Wall Street ended a bullish week with a modest advance yesterday as strong economic data encouraged investors and sent the Standard &...
NEW YORK — Wall Street ended a bullish week with a modest advance yesterday as strong economic data encouraged investors and sent the Standard & Poor’s 500 index to a four-year high for the second straight session.
Government economic reports were unabashedly positive, just as they were in the previous session. The Labor Department’s Producer Price Index, which measures inflation in wholesale prices, was flat in June, while “core” PPI — with food and fuel costs removed — fell 0.1 percent.
In addition, the Federal Reserve reported industrial production surged 0.9 percent in June, the biggest jump in 14 months. And business inventories rose by a meager 0.1 percent in May, according to the Commerce Department, meaning that sales are brisk and businesses aren’t stuck with large inventories.
But some analysts questioned the week’s move higher as overdone — the Dow Jones industrials gained 1.83 percent, for example — and predicted that a selloff was imminent.
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“If you look around, is this economic data really worth the jump we had?” said Bill Groenveld, head trader at vFinance Investments. “I don’t think so, and that means we’ll probably have to have a pullback at some point. We still have oil out there, and we still have the Fed.”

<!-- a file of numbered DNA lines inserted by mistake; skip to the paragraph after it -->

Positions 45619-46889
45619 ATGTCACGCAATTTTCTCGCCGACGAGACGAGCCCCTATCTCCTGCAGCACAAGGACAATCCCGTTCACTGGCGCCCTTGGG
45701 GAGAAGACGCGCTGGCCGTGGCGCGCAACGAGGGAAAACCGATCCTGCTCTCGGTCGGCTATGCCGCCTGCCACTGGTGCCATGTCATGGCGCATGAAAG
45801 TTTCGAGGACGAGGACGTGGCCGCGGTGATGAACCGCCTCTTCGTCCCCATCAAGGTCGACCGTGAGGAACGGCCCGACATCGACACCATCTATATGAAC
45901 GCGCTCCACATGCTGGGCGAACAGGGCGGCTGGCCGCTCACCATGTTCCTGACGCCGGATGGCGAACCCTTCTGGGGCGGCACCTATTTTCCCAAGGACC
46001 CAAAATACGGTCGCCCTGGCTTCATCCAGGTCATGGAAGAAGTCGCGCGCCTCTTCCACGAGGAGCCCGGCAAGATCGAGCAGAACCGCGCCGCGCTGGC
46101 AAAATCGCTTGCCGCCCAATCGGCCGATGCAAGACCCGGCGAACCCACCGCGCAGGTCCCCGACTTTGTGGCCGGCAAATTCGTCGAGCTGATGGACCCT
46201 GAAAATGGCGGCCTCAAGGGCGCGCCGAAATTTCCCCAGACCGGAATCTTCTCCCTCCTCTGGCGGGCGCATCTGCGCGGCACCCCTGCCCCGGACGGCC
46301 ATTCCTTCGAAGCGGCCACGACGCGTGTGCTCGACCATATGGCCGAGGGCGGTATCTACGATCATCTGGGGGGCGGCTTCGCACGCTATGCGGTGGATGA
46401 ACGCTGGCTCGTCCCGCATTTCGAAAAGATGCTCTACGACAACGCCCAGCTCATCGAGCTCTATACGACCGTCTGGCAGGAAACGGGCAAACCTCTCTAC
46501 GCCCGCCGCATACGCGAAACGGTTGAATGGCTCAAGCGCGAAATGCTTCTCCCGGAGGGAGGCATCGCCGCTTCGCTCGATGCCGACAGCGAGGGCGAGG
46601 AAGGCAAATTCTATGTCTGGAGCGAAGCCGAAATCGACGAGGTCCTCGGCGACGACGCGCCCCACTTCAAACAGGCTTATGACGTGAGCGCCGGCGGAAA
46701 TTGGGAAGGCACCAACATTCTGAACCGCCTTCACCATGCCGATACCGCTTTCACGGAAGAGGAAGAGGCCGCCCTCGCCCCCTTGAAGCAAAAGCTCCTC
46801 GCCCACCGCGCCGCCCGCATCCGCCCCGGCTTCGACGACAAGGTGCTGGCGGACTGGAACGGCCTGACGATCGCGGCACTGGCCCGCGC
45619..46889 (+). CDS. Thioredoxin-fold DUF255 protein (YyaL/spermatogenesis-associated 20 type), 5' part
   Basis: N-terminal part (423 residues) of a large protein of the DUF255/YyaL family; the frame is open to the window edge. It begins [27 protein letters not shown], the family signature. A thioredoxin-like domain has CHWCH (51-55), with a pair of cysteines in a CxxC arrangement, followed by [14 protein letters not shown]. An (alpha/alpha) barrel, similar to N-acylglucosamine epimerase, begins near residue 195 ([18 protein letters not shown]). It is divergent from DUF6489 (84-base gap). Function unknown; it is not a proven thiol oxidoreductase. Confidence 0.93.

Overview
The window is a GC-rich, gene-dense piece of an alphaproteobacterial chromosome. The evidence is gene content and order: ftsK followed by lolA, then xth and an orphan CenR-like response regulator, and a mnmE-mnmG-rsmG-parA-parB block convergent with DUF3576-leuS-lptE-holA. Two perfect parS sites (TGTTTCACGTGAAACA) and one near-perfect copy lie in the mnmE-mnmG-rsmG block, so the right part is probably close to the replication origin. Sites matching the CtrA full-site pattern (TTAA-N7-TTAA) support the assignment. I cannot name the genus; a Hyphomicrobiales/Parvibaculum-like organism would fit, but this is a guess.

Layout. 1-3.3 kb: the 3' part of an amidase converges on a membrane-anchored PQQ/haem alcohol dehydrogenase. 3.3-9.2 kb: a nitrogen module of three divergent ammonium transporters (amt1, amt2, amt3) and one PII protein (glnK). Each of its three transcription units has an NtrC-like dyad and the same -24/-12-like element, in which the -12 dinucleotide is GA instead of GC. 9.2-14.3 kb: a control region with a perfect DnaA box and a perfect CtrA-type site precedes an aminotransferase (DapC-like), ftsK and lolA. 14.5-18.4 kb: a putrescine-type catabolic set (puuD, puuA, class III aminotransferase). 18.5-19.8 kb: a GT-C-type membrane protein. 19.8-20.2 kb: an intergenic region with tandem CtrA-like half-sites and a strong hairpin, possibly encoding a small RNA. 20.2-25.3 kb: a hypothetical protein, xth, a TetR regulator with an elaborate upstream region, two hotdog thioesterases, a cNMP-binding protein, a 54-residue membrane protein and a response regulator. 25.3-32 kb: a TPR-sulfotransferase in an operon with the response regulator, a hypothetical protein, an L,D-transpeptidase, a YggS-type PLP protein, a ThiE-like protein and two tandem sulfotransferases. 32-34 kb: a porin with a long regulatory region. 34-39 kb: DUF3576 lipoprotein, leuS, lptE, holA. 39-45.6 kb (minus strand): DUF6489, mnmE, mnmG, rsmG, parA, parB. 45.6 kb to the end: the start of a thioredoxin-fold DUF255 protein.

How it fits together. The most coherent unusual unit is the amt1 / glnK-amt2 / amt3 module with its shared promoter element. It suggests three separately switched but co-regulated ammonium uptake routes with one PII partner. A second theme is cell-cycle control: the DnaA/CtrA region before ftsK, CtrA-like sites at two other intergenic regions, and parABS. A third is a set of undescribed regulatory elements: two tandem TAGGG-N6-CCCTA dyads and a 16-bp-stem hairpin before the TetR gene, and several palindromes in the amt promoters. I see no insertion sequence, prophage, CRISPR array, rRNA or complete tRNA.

After spending most of the session in negative territory, the Dow rose 11.94, or 0.11 percent, to 10,640.83. It was the Dow’s best close since March 16.
In Northwest stocks, Boeing rose 17 cents to close at $64.75. Microsoft dropped 18 cents to close at $25.79.
Broader stock indicators closed modestly higher after also trading lower much of the day. The S&P 500 rose 1.42, or 0.12 percent, to 1,227.92, and the Nasdaq composite index gained 3.96, or 0.18 percent, to 2,156.78, beating the previous session’s 2005 high.
The Russell 2000 index of smaller companies was up 0.72, or 0.11 percent, at 663.74.
Positive inflation data, reports of strong retail-sales activity and a sharp drop-off in oil prices combined to give Wall Street a very strong week. The S&P climbed 1.33 percent over the course of the week and the Nasdaq rose 2.08 percent.
The dollar rose against most major currencies due to the strong economic data, while gold prices moved lower. A barrel of light crude settled at $58.09, up 29 cents, on the New York Mercantile Exchange.
The S&P and Nasdaq have been up for seven straight sessions, while the Dow has climbed six of the last seven trading days.